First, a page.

Large wild herbivores slow down the rapid decline of plant diversity in a tropical forest biodiversity hotspot.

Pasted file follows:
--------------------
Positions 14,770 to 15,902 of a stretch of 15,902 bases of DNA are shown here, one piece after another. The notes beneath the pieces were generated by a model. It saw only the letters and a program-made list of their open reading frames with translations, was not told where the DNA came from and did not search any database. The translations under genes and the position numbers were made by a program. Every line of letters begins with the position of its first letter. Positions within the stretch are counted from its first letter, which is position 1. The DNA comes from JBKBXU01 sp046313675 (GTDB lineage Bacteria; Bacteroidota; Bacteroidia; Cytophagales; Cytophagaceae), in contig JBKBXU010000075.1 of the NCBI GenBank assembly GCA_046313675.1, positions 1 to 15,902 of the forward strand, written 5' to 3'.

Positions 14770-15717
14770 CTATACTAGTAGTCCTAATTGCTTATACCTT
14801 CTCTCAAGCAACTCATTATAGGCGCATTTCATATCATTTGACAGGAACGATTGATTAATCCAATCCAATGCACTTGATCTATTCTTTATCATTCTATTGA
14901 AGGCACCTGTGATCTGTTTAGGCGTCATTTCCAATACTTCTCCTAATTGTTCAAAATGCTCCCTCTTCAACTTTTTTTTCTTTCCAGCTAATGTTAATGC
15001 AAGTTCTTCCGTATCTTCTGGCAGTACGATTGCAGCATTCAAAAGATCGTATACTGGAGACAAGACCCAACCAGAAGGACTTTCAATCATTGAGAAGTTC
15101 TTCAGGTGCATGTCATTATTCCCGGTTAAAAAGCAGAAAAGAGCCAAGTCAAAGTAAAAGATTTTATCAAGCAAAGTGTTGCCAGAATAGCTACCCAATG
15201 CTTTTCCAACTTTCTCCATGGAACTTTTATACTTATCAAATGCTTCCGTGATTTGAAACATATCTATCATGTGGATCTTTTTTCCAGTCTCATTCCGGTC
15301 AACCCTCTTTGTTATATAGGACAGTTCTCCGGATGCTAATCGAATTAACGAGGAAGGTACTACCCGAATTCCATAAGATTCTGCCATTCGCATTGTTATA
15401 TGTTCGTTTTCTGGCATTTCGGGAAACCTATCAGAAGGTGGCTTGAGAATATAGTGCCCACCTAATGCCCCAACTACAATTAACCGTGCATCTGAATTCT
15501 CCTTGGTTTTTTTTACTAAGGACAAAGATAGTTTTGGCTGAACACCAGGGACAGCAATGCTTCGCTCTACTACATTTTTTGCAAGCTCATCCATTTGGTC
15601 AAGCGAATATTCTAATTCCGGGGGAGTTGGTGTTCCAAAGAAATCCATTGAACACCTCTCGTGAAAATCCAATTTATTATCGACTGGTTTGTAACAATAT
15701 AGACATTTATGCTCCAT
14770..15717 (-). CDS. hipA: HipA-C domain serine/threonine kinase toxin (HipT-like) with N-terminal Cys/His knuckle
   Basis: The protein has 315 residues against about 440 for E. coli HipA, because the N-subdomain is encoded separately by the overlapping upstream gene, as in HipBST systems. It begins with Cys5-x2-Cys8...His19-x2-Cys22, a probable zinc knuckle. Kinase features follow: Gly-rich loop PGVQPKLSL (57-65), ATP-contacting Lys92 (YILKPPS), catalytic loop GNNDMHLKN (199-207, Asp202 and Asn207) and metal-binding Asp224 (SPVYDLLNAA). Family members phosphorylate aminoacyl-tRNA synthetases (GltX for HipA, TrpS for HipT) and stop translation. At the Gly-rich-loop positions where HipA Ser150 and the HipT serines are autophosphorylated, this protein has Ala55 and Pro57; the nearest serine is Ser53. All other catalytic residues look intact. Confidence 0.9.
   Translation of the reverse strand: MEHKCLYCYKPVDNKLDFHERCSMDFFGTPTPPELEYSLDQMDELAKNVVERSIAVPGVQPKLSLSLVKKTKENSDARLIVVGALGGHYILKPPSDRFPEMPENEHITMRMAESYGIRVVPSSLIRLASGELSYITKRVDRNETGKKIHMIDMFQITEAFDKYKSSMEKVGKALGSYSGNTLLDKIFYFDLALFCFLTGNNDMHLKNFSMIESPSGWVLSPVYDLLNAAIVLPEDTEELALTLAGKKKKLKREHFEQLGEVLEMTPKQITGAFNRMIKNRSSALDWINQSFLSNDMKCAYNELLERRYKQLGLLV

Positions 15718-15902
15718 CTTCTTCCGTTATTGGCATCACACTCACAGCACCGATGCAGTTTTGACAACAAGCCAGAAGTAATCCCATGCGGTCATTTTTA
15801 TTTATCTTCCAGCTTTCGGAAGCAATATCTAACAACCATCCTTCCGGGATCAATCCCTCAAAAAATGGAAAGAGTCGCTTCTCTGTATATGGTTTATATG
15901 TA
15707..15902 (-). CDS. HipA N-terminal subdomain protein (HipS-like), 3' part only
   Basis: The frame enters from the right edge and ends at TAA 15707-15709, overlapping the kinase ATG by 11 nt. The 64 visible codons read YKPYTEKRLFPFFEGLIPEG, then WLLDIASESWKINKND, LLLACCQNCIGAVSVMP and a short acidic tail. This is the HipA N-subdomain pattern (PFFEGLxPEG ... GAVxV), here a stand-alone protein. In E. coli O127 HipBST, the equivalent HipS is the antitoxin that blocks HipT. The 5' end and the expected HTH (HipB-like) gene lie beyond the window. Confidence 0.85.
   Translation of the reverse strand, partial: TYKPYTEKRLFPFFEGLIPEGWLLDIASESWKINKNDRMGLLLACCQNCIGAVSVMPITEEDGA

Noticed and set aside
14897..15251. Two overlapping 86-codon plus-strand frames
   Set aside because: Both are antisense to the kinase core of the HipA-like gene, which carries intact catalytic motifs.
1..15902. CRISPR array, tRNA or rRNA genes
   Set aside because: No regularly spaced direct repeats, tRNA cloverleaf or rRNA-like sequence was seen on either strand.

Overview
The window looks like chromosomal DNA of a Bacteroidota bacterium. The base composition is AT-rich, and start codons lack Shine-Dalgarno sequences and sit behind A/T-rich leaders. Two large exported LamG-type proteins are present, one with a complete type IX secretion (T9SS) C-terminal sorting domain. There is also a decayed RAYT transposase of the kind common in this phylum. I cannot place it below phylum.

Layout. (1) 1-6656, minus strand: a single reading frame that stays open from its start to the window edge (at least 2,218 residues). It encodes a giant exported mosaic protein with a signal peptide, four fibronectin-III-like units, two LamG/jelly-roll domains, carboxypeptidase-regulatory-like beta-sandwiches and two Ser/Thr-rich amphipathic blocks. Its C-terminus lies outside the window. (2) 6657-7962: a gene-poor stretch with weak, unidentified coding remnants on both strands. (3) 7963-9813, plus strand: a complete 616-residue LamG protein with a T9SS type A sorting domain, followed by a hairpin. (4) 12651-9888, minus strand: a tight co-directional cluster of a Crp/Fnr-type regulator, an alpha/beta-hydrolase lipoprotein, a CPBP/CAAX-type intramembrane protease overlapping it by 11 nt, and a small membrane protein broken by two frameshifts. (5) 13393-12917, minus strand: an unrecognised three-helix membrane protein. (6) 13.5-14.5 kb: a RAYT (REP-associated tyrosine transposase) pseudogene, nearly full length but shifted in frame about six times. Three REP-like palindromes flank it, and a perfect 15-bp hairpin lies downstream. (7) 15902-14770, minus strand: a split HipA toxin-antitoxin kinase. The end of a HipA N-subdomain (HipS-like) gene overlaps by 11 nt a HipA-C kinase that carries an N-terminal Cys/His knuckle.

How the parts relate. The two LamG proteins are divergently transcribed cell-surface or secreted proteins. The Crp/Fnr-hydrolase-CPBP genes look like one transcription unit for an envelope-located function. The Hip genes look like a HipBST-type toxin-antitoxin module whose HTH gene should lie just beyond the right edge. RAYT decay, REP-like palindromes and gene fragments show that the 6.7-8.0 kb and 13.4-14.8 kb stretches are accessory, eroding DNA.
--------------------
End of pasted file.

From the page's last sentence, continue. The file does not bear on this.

The UN declaration of the Decade of Ecosystem Restoration 2021-2030 emphasizes the need for effective measures to restore ecosystems and safeguard biodiversity. Large herbivores regulate many ecosystem processes and functions; yet, their potential as a nature-based solution to buffer against long-term temporal declines in biodiversity associated with global change and restore diversity in secondary forests remains unknown. By means of an exclusion experiment, we tested experimentally the buffering effects of large wild herbivores to avert against long-term biodiversity collapse in old-growth and secondary tropical forests in the Atlantic Forest of Brazil where sapling abundance and species richness declined c. 20% over the course of 10 years. The experiment comprised 50 large herbivore exclosure-open control plot pairs (25 at the old-growth forest and 25 at the secondary forest), where 2 m2 were monitored in every plot during a 10-year period. Large herbivores were able to decelerate diversity declines and compositional change in the species-rich old-growth forest, but only decelerated compositional change in the secondary forest. In contrast, declines in species richness and abundance were unaffected by large herbivores on either forest. The buffering effects of large herbivores were strongly nonlinear and contingent on the initial level of diversity at the patch scale: highly diverse communities suffered the strongest collapse in the absence of large herbivores. Thus, larger buffering effects of large herbivores on the old-growth forest are the logical consequence of large herbivores buffering the many high diversity plant communities found in this forest. Conversely, as the secondary forest held fewer high diversity patches, buffering effects on the secondary forest were weak. Synthesis and applications. Our study indicates that large herbivores have moderate yet critical effects on slowing down community change and diversity loss of highly diverse plant communities, thus suggesting that the conservation of (and potentially trophic rewilding with) large herbivores is a fundamental nature-based solution for averting the global collapse of the strongholds of biodiversity. Its buffering effects on biodiversity loss operate at very small spatial scales, are likely contingent on successional stage and are most effective in old-growth or high diversity secondary forests.